ec is not god
A quote from a friend, summarizing a recent Time Magazine review of the new Eric Clapton record:
For example, they say “the only genuine emotion Clapton musters is reverence,” and when EC sings the line ‘There’s a hellhound on my trail’ “you wonder if the hound’s name is Patches.”
I hate Eric Clapton. And this isn’t like me hating the Grateful Dead or Dave Matthews (even though you can’t really compare my aversion to the latter to my disassociation of the former; I never got the Dead, but respected them as people and as musicians and as an entity, while I still consider DM to be the anti-christ incarnate).
But whoever wrote that Time review nailed it for me. I mean, yeah, sure, groundbreaking and all that. But this is still the guy who said that if he was stranded on a desert island, he’d rather have one of his Armani suits rather than a guitar. Now, first of all, he should be taken to task on the sheer impracticality of that situation alone – what are you going to do with an Armani suit on a desert island? Seems to me the guitar would at least give you something to do.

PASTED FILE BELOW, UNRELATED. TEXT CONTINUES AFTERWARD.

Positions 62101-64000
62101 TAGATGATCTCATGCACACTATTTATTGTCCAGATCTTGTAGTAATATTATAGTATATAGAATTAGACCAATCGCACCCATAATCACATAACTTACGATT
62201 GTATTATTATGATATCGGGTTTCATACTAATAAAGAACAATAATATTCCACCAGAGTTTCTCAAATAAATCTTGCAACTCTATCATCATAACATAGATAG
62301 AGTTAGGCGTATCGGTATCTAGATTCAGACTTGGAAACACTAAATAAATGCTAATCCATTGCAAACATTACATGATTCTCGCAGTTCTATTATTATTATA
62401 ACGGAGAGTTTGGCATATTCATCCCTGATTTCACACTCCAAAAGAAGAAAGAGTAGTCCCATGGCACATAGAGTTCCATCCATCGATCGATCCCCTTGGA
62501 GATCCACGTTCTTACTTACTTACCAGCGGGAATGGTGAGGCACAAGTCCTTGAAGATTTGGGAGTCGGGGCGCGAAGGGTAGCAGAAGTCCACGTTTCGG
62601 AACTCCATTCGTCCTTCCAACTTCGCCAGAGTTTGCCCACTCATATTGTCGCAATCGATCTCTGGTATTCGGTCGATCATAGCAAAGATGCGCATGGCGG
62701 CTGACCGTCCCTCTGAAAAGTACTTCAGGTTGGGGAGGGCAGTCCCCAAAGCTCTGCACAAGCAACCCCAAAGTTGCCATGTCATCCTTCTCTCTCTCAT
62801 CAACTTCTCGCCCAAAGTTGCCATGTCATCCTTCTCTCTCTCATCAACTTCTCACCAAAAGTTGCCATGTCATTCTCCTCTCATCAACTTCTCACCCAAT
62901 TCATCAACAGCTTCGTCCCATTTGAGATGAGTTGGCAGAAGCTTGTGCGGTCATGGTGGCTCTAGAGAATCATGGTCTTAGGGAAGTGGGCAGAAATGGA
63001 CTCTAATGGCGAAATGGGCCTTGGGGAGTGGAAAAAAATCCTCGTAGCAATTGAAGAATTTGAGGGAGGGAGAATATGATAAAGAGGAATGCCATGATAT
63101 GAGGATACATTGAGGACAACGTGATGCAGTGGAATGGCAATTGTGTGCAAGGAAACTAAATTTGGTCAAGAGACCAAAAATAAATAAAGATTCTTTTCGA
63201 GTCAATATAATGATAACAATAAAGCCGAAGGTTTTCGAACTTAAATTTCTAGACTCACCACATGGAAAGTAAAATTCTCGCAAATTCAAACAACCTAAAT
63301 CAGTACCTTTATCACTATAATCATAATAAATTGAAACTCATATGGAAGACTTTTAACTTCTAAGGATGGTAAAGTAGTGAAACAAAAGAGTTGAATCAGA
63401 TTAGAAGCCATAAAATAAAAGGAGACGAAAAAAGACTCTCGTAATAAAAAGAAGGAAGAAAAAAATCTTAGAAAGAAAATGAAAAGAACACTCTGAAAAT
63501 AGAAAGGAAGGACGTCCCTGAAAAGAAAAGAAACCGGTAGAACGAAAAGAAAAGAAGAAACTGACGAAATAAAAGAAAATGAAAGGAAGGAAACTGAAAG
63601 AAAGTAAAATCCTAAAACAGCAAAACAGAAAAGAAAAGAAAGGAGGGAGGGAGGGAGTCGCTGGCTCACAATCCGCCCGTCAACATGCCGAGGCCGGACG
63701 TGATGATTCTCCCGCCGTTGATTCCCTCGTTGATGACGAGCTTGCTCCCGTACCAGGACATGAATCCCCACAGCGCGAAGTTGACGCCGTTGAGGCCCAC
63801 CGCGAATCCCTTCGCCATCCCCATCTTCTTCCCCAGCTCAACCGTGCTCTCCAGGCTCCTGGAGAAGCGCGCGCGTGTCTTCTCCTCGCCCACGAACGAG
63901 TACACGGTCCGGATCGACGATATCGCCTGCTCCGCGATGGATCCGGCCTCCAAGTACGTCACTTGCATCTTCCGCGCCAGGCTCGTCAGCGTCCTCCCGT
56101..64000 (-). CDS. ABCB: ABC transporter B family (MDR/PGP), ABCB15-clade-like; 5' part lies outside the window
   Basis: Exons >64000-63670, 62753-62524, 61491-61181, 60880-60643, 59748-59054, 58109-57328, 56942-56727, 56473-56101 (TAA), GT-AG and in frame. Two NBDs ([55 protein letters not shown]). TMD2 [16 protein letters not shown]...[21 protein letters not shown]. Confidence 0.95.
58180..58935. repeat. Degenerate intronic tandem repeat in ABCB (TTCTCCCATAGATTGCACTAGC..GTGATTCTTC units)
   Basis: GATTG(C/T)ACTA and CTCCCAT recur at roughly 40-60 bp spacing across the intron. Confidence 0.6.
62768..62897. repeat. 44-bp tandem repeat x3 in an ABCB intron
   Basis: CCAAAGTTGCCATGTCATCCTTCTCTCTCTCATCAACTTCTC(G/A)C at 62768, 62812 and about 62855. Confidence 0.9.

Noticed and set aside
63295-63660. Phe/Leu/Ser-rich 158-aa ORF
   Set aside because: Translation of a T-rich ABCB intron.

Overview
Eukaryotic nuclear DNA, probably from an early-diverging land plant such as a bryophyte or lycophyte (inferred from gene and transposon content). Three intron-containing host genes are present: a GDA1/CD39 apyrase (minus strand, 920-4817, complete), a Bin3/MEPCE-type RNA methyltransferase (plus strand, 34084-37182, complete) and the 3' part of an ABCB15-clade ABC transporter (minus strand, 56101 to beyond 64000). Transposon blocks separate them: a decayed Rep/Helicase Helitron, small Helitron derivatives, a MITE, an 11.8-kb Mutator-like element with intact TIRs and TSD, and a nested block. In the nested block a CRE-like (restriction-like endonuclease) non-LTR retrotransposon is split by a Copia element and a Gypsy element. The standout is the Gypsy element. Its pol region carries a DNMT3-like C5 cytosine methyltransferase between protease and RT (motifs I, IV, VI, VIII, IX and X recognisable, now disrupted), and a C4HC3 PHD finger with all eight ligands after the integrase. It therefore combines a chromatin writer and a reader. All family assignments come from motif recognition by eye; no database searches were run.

But what got me was that here is this rock and roll guitar god who seems to care less about the instrument, and by extension, the music. It’s not that I don’t think “Layla” is a magnificent song (even if I could happily live the rest of my life without ever having to hear it again – hey, I’m a casualty of 70s FM radio). It’s that he played with this dispassionate detachment that I could never identify with. For someone whose guitar idols were Keith Richards and Pete Townshend – well, yeah, talk about polar opposites. (And even if Keith is way more laid back than Pete ever was or will ever be, I still felt the fire in his fingertips.)
So, there. I admit it. I hate Clapton. And I’d never date a guy who worshipped him, that’s for damn sure. Because that would tell me more about him than a long weekend at a B&B in Victoria would…
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